If history is a reliable guide, HP, Google, Verizon, HTC, RIM, ASUS and the rest are not going to build a more sophisticated touch interface than Apple.
Palm, which is now owned by HP, theoretically has a chance. The Palm Pre has a lot of very sophisticated interface design elements built in. It offers real multi-touch, physics and gestures. Transferred to a tablet with the right specs, I believe the Palm group now at HP has a shot.
Microsoft Research and the Microsoft Surface team have developed some breathtaking innovations. But the company is blinded by a top-down bias for pen-based tablets, which have failed in the market. Still, Microsoft has all the parts in house for a successful effort, especially if it combined pen and touch input.
The company with the design talent that may be superior even to Apple's, however, is Perceptive Pixel. That company makes the multi-touch systems you see on news programs, and occasionally at airports. They really know what they're doing. To the best of my knowledge, however, Perceptive Pixel has shown no inclination to build a portable device, especially a low-cost one.
Why This is Urgent
Microsoft Office 2010 hits in June. You'll buy it, and you'll use it, if you're like most people. Resistance is futile. Microsoft dominates the office suites category with 94 percent of the market.
Depending on whom you ask, Google owns between 5% and 1% of the market with its Google Docs suite. This doesn't make sense. Google Docs does most of the things that most people need from an office suite.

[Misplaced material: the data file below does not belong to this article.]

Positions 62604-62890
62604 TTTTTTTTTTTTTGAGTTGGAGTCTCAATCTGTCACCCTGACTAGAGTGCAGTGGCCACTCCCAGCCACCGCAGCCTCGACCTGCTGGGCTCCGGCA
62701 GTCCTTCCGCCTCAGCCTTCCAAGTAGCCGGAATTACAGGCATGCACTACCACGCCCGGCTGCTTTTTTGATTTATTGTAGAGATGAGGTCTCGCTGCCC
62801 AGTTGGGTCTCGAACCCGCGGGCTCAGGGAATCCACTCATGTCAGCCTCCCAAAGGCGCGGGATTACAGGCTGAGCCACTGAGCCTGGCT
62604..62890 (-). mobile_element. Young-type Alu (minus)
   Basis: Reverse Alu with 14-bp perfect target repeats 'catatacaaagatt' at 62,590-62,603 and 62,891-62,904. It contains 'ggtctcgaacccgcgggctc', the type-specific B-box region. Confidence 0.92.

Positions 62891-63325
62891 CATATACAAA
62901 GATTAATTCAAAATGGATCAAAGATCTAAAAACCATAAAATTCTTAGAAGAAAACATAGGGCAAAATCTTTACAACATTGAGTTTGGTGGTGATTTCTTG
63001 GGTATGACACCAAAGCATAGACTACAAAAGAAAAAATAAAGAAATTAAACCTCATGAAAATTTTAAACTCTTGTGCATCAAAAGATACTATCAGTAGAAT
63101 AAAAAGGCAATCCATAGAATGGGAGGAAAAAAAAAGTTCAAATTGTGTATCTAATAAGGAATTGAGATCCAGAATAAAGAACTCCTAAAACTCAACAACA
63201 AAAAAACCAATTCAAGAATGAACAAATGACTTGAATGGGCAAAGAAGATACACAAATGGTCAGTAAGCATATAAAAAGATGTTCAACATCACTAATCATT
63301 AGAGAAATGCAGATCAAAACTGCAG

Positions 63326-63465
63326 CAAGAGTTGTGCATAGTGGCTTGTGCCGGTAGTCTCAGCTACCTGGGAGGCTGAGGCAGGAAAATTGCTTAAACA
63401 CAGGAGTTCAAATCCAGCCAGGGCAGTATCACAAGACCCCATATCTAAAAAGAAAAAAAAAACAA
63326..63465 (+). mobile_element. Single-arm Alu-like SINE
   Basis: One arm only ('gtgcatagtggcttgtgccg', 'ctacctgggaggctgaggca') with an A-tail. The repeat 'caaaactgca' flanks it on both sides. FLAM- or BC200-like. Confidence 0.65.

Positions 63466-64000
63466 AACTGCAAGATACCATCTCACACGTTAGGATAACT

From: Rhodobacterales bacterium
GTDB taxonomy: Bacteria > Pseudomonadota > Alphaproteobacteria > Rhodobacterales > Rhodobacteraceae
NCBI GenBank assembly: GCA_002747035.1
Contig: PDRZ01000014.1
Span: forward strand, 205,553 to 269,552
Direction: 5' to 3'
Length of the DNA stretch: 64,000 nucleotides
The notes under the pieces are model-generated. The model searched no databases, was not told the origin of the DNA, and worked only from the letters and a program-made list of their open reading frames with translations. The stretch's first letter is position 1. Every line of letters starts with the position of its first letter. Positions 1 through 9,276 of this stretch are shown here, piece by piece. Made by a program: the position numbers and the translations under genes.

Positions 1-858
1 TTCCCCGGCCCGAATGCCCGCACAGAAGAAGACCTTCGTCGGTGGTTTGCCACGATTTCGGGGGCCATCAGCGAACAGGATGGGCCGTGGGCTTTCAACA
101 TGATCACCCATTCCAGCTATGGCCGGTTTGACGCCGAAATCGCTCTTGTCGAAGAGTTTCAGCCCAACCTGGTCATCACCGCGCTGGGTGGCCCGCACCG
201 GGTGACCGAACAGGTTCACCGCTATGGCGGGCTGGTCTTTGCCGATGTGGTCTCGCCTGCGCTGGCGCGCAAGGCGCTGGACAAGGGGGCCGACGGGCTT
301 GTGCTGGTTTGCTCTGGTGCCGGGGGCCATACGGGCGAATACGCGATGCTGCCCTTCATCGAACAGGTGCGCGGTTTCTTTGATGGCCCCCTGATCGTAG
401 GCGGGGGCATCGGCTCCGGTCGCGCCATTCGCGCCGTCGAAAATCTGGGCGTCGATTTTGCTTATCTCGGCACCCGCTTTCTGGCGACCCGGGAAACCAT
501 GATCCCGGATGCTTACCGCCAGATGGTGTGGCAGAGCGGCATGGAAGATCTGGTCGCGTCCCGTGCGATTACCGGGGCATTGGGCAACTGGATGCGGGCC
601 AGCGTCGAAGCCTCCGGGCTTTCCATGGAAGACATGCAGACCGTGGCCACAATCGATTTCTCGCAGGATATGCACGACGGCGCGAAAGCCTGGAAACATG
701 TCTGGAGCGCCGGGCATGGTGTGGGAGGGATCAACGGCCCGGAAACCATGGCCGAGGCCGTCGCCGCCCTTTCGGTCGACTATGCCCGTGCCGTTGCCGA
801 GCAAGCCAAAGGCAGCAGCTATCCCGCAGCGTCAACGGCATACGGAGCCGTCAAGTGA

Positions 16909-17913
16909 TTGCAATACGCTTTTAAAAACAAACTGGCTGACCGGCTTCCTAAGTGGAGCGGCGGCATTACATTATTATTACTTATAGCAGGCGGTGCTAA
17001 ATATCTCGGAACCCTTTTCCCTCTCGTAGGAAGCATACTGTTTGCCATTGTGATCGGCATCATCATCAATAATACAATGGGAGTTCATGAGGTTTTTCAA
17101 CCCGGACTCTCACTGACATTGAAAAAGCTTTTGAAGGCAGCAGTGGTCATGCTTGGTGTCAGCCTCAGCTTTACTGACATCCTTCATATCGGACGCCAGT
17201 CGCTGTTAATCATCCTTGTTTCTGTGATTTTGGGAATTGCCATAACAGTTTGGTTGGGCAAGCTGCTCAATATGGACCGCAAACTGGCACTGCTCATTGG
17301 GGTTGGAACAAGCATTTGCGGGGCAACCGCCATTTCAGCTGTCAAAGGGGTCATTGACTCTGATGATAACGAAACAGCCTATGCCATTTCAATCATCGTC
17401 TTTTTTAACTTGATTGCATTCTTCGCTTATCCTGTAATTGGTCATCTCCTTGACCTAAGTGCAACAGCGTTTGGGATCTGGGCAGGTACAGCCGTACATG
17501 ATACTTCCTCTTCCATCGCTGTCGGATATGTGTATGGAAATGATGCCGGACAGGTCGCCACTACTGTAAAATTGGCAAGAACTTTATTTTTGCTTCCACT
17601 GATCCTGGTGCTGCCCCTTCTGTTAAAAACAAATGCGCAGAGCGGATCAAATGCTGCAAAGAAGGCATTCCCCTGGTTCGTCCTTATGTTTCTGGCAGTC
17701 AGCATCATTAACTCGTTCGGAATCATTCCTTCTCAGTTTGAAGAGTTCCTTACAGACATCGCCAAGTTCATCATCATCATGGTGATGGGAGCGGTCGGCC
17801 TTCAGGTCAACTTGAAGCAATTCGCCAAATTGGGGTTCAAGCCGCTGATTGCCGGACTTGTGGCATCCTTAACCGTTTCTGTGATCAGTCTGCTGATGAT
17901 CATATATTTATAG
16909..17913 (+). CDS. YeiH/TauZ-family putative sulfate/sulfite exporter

Google Docs is either free or very inexpensive, while Microsoft Office is pretty expensive. Office 2010 will cost between $119 and $499. Think about that. Microsoft has 94% of a totally mainstream market, and a price tag in the hundreds of dollars. It's like printing money.
Google has announced some high-visibility "wins" for Docs. But if you eliminate the tire kickers, freebie grabbers and casual users, the number of real people paying for and actively using Docs as their primary or exclusive office suite amounts to a rounding error.
Microsoft Office has dominated the category and will continue to dominate because nobody else stepped forward at the right time to provide a comparable experience for users, developers and businesses.
Now that we have great alternatives, Office is such an embedded standard -- plus it still provides a better experience for most people -- that there's no dislodging it, even with enormous price disparities.
If you have a job, chances are somebody is going to send you Office documents and expect you to modify them and send them back in a perfectly compatible format. Can competitive suites retain every aspect of Office documents after converting, then re-converting them? Who knows? Uncertainty benefits Microsoft.
Which Brings Us Back to the iPad / Tablet Market
Don't look now, but something roughly similar is happening in the burgeoning touch-tablet market. The iPad provides the right experience for the biggest global market: The majority of people who are unskillful with or don't like PCs.
Apple has probably sold 2 million iPads already, and it hasn't even starting selling it internationally.
If somebody doesn't do something quick, the iPad will become the new Microsoft Office -- the standard we'll never be able to get rid of. Every networked, document-based, multi-player, Bluetooth-compatible, social, shared mobile touch tablet app will have to be iPad-compatible to have a prayer at success.
iPads will remain three times more expensive than rivals, and still win almost all the customers.
The future looks grim for real competition in the fast-growing touch tablet market. An iPad killer -- or even a serious competitor -- is possible. But it had better happen soon -- before it's too late.